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View Diary: SCOTUS: Actually, We've Already Won (350 comments)

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  •  we'll see (none)

    he strikes me as bad.

    but apparently he did argue at least one case i like: for the states against microsoft

    "You will determine whether rage or reason guides the United States in the struggle to come. You will choose whether we are known for revenge or compassion. Yo

    by AmericanHope on Wed Jul 20, 2005 at 07:20:25 AM PDT

    •  He's also argued.. (none)
      ..in favour of affirmative action programs (and against them), in favour of some environmental laws (and against a lot of them), etc.  This fellow could be anything from a Scalia to a Souter - he needs to be thoroughly questioned, but otherwise this looks like the best we could ask for in an asshole-ish administration which normally doesn't shy away from their typical asshole-ish behaviour.
      •  If you have looked at his briefs (4.00)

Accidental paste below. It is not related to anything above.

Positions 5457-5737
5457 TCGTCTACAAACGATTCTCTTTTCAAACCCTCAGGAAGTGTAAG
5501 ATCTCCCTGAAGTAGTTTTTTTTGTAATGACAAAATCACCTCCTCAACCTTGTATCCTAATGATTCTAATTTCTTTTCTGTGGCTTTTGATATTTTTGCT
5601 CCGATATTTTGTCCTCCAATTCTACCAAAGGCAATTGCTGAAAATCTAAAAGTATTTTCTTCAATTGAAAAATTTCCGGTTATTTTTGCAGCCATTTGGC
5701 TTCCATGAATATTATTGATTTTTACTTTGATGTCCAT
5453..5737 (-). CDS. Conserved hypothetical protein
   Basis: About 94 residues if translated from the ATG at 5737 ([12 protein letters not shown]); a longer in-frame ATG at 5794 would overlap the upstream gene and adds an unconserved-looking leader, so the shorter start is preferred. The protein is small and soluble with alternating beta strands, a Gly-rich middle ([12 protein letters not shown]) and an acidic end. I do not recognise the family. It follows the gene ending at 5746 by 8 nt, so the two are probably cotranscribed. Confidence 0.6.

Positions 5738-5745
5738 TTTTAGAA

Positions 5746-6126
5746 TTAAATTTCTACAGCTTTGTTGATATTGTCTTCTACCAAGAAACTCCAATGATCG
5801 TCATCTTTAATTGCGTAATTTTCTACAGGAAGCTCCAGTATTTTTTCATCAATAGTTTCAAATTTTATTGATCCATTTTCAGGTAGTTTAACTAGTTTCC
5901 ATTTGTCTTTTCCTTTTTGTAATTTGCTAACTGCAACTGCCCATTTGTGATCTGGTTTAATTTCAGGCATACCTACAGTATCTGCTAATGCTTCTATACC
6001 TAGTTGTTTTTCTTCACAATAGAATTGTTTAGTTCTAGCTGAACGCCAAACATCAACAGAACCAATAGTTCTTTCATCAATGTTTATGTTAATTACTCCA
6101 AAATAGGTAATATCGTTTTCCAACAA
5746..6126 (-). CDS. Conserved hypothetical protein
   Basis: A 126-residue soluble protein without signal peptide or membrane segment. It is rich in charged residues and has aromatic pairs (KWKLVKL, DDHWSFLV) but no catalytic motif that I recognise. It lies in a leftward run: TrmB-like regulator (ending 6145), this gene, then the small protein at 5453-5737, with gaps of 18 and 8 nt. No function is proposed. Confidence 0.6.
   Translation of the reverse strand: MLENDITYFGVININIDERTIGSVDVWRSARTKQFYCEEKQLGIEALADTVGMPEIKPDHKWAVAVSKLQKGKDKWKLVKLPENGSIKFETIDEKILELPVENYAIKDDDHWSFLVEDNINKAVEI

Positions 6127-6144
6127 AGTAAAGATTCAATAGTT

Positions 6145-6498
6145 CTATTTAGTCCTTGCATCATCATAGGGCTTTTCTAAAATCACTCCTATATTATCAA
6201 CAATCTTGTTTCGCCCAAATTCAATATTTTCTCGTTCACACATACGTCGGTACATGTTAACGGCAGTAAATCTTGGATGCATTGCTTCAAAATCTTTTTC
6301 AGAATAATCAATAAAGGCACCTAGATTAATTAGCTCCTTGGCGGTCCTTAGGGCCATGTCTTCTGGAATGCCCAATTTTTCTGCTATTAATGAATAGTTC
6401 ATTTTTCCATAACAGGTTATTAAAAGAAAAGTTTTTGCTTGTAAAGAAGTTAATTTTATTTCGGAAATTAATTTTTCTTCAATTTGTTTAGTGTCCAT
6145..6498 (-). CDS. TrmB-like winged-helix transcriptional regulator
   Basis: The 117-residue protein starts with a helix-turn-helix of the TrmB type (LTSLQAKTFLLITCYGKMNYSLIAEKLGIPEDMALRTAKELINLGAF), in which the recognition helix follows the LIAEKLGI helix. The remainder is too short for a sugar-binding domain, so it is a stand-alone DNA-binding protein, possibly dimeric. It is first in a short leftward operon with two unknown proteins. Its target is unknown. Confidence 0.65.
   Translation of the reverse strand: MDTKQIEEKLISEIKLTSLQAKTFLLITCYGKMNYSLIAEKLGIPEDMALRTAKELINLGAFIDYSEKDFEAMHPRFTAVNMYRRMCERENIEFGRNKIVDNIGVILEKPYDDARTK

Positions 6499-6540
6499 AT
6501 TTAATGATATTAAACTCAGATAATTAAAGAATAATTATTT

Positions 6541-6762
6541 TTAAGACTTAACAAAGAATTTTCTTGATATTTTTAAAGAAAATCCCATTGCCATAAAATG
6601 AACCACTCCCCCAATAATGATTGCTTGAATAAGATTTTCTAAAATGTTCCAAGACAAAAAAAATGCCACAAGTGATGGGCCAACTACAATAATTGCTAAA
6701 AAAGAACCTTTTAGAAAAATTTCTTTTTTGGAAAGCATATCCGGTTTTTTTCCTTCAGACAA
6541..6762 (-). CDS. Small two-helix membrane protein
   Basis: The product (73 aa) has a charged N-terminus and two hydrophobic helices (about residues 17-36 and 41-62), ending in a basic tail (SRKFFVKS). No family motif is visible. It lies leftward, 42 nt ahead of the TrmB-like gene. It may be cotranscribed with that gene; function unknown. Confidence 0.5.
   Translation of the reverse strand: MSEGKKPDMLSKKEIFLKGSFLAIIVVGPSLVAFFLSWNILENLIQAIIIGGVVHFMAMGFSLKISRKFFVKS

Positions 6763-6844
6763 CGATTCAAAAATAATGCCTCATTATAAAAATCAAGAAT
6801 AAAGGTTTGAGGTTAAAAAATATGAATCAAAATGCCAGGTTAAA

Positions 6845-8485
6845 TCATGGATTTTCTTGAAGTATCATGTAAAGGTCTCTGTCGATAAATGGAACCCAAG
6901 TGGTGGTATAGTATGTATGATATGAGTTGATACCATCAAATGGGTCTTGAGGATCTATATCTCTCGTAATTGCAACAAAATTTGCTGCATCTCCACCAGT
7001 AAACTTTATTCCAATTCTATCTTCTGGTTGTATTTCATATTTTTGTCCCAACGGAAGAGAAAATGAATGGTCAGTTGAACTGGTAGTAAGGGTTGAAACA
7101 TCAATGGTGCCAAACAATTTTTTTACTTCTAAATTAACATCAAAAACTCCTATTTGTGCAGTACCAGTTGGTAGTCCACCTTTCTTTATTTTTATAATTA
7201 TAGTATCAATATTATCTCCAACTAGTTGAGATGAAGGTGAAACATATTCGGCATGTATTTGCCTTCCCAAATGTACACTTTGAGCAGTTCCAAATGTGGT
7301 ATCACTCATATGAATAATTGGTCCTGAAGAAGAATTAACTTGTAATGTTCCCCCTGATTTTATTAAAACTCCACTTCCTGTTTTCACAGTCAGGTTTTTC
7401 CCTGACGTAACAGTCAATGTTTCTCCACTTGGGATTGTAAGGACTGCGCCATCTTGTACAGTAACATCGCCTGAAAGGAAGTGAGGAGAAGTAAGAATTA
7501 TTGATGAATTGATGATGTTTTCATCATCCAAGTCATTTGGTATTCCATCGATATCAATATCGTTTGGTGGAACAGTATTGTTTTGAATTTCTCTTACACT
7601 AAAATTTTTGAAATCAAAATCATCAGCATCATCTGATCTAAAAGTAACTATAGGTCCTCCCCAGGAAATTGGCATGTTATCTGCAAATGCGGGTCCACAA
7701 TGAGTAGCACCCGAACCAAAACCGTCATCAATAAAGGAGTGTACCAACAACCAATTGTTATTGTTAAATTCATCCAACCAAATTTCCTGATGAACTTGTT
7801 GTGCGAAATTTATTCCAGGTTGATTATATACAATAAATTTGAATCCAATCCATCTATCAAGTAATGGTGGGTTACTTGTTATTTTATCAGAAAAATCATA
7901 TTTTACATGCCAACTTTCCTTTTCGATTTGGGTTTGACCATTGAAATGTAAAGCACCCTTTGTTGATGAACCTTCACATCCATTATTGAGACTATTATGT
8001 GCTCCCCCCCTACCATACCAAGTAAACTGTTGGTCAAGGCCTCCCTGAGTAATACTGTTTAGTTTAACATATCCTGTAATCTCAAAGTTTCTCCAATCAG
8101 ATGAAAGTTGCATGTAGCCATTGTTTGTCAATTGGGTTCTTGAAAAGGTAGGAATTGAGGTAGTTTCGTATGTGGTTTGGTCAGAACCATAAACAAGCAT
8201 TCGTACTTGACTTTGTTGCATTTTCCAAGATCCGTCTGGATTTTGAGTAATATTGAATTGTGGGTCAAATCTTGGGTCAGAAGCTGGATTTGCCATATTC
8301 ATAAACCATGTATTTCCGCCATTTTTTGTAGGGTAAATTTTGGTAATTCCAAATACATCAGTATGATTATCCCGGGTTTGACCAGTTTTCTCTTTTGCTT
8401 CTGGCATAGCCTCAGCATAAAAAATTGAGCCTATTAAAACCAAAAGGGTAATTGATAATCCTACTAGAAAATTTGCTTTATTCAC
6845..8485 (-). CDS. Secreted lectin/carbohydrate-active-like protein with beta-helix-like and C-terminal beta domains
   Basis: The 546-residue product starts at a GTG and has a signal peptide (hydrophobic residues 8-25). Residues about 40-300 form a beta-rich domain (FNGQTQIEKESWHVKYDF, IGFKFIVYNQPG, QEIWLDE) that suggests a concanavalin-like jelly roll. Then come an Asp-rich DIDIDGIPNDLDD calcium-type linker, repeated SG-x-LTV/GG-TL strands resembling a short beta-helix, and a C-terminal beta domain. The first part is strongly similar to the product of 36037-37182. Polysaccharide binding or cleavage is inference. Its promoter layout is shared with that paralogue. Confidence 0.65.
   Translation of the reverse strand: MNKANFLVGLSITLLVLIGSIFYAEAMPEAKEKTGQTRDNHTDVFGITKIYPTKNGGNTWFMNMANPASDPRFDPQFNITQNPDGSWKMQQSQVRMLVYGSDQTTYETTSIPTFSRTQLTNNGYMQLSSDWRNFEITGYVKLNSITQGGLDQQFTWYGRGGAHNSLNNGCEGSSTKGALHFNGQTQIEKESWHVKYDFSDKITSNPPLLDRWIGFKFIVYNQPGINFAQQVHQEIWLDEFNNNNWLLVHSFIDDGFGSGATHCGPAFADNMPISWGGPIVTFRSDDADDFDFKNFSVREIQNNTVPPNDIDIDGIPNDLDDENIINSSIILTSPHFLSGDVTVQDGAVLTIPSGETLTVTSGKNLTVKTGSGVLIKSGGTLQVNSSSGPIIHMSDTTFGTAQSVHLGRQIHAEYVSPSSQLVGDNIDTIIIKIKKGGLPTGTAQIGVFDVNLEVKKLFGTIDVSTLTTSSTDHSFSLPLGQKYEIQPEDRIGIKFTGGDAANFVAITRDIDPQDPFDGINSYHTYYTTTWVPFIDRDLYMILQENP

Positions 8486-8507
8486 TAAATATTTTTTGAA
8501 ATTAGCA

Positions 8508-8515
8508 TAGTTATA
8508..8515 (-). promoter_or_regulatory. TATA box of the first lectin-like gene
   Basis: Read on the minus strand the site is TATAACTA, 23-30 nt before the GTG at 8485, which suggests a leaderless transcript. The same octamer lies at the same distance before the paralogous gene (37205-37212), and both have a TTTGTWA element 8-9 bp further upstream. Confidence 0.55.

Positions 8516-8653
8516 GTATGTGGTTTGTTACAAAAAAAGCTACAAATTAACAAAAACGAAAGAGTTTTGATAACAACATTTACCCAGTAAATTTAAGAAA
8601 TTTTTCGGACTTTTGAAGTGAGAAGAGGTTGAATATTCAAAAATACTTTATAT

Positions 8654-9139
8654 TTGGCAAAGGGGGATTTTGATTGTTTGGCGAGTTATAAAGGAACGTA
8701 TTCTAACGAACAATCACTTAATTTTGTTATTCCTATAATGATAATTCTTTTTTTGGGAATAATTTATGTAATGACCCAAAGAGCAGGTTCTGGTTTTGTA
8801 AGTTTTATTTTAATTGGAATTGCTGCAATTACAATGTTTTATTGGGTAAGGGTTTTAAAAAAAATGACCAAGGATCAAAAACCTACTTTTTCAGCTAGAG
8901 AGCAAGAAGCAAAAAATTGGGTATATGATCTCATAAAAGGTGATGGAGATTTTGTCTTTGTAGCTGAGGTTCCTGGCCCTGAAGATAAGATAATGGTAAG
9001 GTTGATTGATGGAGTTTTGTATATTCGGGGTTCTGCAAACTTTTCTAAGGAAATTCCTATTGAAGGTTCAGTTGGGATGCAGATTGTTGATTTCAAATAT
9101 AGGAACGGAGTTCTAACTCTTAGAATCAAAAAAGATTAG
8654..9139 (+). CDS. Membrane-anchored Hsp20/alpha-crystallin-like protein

you will notice that he is much closer to Scalia.  Much closer.  This guy won't turn.  Not a chance.  He is a true conservative.  Do not give Roberts the benefit of the doubt.  Bush Jr. has learned from his father's mistakes.  
        •  Unfortunately, (none)
          being a "true" conservative isn't a disqualifying factor or extraordinary condition.  There will need to be something more concrete than political disagreement or the Gang of 14 will cave.  Not only the Republicans, but folks like Salazar, Pryor, Nelson & Nelson, even Reid for that matter, aren't against conservative judges per se.

          "Shallow understanding from people of good will is more frustrating than absolute misunderstanding from people of ill will." MLK

          by jmaier on Wed Jul 20, 2005 at 07:54:19 AM PDT

          [ Parent ]

        •  please give examples (none)

          "Any content-based regulation of the Internet, no matter how benign the purpose, could burn the global village to roast the pig." -- ACLU v Reno (E.D. Pa. 1996)

          by Adam B on Wed Jul 20, 2005 at 07:57:55 AM PDT

          [ Parent ]

        •  my briefs (none)
          If you look at my briefs and listen to the arguments I make in court, you'd think I'm a shylock who thinks charging 25 to 30 percent interest is fair and reasonable.  I make the arguments necessary to effectively represent my clients.  The briefs that we are all worried about simply show that Roberts has done the same.